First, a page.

Group hw: The hardware group should require no input for most processors. The analysis will assume a byte addressable processor if it can detect a consistent size of bytes. For word addressable processors simply leave the bytesize at 0 if you want to automatically detect how large a byte is, (e.i., if the analysis is not detecting how characters are packed within a word). Leave the integer wordsize 0 if you have a byte addressable processor, set it to the number of bits in a word if you have a word addressable processor (and set bytesize to reflect the character packing).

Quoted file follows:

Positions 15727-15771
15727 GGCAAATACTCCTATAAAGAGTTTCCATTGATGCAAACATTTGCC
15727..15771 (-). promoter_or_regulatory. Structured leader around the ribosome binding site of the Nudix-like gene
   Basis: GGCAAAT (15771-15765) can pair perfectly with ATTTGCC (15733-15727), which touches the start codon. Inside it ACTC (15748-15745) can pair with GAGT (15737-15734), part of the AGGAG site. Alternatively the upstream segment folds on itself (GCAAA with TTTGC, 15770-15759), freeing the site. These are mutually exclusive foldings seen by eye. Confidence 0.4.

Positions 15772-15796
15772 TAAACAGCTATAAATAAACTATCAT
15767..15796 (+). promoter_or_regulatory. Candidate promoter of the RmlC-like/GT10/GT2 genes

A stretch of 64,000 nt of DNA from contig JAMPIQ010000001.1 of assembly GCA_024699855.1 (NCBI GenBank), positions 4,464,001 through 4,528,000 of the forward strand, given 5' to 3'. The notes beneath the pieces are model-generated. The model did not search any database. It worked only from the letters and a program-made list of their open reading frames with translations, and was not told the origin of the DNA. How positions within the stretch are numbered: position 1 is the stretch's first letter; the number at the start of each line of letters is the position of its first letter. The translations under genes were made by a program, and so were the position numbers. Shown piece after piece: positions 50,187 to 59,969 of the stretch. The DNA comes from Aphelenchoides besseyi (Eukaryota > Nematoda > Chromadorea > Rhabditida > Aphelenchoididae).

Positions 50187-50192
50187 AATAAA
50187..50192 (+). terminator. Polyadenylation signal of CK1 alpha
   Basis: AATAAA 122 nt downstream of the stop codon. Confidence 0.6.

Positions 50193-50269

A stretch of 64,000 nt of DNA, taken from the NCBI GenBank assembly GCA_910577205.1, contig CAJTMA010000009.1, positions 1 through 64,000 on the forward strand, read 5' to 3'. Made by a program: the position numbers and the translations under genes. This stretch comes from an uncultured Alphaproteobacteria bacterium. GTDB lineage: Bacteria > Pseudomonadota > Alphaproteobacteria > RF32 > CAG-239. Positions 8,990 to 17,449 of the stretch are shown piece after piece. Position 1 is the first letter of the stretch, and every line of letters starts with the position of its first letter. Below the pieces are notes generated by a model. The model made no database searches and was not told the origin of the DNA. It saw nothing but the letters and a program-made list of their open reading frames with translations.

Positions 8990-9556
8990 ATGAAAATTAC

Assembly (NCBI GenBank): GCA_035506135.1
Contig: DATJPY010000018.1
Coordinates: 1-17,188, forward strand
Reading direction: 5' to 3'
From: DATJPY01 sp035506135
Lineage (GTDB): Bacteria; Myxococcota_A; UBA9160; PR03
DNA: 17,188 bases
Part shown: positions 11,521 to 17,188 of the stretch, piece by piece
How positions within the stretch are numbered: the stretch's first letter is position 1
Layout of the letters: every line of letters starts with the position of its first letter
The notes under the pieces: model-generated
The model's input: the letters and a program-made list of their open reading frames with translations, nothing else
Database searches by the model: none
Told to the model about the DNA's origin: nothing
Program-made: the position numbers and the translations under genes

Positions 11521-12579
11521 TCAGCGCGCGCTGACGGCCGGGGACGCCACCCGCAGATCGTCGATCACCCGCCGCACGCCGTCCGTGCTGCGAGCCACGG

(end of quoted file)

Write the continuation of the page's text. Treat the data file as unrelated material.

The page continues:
Group sw: The group most likely to warrant input is the software group, as here is where you'll define your compiler's name, its serial number, and the name and version of the operating system you're using. To get your compiler's name and version: if you're using a Unix system, try f90 -V or f90 -version; if you're using Windows or MacOS, try Help|About in the IDE. Also, some processors may have a stderr file available (possibly unit=0). If you don't have a stderr file, just leave stderr set to -1 and make_processor_model will equate stderr to the unit set for stdout (so error messages always have somewhere to go). The logical f2kcli may be set to true if you are using the f2kcli (Fortran 2003 Command Line Interface). This will add some diagnostic constants and functions to standard_types. It has no effect if you have a Fortran 2003 compiler.